Yes – one finds pomegranate trees near old Appalachian homesteads! Who knew?! One does hear of them here and there at old home sites in the Smokey Mountains. So, the fruit has been grown in these parts for over a hundred and fifty years.
The AFFN Orchard grows selections developed in the Russian selection program started in the 1970s to find flavorful and cold resistant cultivars. We would very much like to add to our collection samples from some of the old home sites in Appalachia. Volunteers are encouraged to bring them to us.
Known to the Cherokee as “Ocoee” an entire river valley is named after this edible native plant, presumably for its beauty and flavor. It is also the lesser-known Tennessee State Wildflower, designated as such in 1919 by Tennessee Senate Joint Resolution 13. (The State’s “garden flower” is the more commonly known Bearded Iris.)
Chokeberries (a.k.a. thank goodness as “Aronia”)
Obviously, this is a berry with a marketing problem…Who would eat a chokeberry? Luckily, they also go by the more appetizing name Aronia berry. And although they are from Appalachia, they have been almost entirely forgotten, except by the deer. At AFFN, we are pretty sure this is their absolute favorite bush…
Forgotten in Appalachia, it is studied in…Iowa (?!). And the country exporting 90% of the world’s Aronia products is not even the USA. It is…Poland (?!). Bravo to the Poles for having recognized this berry’s amazing antioxidant properties and fine flavor!
We are trying to grow and re-popularize this fruit, if we can save some from the deer…Some varieties that we have on hand: MacKenzie, Viking, Nero, PI 662003 and AMES 30007 (These last two come to us from the USDA GRIN program, whose valuable work makes germplasm available to growers like AFFN!) An interesting fact about Viking and Nero is that they have come back to North America from hybridizing in Europe with European Mountain Ash, much like the hybridized Asain-American persimmons. These hybrids bring something of the best of two worlds.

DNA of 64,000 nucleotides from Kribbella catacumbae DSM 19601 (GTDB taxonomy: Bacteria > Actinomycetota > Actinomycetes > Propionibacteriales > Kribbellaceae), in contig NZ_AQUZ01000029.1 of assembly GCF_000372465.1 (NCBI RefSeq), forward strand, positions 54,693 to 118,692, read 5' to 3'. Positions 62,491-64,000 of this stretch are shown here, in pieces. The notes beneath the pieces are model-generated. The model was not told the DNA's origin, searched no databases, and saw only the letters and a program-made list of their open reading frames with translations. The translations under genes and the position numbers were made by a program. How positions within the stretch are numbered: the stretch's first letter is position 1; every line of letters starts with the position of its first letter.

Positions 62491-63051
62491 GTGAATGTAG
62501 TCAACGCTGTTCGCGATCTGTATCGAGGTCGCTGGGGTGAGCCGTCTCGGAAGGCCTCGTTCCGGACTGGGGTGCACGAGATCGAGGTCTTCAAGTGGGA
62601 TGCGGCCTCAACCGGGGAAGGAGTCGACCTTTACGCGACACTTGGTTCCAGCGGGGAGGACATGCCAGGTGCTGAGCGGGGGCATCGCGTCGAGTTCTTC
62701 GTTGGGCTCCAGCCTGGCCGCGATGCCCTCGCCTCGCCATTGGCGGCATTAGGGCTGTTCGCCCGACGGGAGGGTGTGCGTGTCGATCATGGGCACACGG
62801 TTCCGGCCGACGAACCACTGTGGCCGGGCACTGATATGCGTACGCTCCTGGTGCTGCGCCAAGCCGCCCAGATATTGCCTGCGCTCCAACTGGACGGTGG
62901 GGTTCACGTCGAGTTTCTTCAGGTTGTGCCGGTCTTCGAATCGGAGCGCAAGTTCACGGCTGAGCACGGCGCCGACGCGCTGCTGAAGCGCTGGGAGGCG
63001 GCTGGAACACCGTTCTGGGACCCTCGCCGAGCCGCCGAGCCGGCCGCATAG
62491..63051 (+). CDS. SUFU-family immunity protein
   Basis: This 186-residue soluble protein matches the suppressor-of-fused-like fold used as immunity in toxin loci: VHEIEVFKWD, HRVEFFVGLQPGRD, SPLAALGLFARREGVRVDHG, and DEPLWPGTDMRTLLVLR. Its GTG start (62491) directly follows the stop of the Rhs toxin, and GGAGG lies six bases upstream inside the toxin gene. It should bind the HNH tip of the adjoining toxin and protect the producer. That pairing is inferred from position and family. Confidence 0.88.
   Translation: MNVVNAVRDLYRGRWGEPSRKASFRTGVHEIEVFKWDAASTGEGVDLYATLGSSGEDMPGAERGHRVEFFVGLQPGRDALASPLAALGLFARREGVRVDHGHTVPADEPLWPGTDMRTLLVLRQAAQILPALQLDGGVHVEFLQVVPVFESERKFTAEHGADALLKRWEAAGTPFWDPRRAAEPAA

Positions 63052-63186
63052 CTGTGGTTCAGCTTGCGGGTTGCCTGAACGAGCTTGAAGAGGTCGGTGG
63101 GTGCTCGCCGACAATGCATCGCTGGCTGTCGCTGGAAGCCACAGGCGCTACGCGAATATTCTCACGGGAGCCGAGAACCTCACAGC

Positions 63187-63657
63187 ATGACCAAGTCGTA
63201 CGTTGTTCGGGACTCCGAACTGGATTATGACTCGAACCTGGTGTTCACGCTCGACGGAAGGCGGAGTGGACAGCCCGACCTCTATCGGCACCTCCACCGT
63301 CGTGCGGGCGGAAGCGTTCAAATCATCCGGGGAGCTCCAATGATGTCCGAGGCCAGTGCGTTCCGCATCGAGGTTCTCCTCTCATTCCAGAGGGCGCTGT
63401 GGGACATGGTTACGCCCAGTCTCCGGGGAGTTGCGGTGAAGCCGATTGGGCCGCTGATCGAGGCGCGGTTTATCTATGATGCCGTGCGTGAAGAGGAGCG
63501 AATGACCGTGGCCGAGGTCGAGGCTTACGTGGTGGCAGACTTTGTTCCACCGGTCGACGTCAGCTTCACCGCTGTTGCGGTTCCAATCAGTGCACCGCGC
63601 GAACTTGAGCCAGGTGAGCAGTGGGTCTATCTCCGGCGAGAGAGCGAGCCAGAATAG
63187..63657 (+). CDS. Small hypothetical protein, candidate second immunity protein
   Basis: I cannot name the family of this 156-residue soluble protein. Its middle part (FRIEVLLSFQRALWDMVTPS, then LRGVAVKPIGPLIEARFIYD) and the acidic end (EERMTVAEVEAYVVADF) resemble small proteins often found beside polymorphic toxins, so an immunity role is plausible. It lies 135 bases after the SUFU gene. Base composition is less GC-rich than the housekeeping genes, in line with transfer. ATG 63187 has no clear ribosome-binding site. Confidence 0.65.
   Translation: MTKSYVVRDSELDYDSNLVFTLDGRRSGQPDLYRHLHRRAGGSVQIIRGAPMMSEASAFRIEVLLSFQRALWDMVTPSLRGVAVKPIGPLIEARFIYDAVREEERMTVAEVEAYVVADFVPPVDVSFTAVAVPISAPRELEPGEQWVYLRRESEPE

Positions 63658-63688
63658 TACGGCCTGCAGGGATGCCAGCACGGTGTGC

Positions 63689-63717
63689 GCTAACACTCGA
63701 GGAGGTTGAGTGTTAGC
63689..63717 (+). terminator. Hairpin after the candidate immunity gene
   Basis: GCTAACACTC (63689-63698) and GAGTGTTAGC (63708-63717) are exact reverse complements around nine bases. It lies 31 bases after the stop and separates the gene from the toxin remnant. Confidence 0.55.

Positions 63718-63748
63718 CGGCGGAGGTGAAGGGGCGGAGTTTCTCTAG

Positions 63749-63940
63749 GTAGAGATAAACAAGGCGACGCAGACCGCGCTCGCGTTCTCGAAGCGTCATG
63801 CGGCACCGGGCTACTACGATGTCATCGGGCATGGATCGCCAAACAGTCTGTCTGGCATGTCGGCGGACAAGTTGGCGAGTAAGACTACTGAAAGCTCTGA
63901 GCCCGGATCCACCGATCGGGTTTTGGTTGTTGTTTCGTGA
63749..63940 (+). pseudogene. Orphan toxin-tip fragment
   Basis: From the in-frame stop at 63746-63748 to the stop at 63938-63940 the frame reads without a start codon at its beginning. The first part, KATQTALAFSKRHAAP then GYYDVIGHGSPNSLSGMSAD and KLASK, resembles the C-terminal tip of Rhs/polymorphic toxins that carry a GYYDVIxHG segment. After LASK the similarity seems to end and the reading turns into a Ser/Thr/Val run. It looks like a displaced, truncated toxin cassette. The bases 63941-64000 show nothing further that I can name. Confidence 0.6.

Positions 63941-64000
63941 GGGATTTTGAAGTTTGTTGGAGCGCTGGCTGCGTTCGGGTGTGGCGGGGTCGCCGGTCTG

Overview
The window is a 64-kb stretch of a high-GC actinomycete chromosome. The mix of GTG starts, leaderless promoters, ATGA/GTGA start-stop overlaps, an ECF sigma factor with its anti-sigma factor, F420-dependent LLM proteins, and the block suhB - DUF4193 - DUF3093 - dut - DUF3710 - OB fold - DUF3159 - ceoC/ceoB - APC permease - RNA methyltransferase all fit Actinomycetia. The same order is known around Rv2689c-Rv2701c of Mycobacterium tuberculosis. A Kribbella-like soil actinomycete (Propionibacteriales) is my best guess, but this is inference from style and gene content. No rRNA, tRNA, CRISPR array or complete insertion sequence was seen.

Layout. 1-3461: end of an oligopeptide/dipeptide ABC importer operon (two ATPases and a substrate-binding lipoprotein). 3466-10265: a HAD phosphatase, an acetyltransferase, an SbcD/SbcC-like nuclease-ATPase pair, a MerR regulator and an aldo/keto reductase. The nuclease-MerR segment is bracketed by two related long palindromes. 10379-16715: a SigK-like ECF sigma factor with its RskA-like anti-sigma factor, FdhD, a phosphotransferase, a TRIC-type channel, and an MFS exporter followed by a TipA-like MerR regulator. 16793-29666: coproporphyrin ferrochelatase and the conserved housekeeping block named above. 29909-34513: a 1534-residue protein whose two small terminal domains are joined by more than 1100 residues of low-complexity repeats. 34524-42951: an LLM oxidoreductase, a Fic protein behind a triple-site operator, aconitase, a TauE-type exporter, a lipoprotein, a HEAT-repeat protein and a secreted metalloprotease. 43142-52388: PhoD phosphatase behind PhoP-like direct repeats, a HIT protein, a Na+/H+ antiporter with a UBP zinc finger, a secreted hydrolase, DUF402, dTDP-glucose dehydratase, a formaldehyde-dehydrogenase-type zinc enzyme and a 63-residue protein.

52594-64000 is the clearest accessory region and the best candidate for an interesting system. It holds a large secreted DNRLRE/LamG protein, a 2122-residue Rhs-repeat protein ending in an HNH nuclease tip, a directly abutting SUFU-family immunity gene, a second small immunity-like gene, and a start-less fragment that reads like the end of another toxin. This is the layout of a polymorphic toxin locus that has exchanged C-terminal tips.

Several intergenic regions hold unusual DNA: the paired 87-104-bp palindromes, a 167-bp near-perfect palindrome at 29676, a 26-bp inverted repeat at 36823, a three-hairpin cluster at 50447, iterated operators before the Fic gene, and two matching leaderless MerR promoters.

This is an oft-misidentified fruit. A couple of different genera comprise the fruits known as “huckleberries”, and they fall into a western group, in the genus vaccinium, and an Eastern group in the genus Gaylussacia. They are often confused with blueberries, which also happen to fall into the genus vaccinium.
But huckleberries do have a brighter flavor than blueberries, much like wild strawberries have a brighter flavor than their commercial counterparts. Gaylussacia are also seedier than vaccinium, having ten seeds per berry rather than five, and the seeds tend to be crunchier. Vaccinium prefers rather acidic soils whereas Gaylussacia is less dependent on this soil feature, better suited for our less acidic Appalachian soils.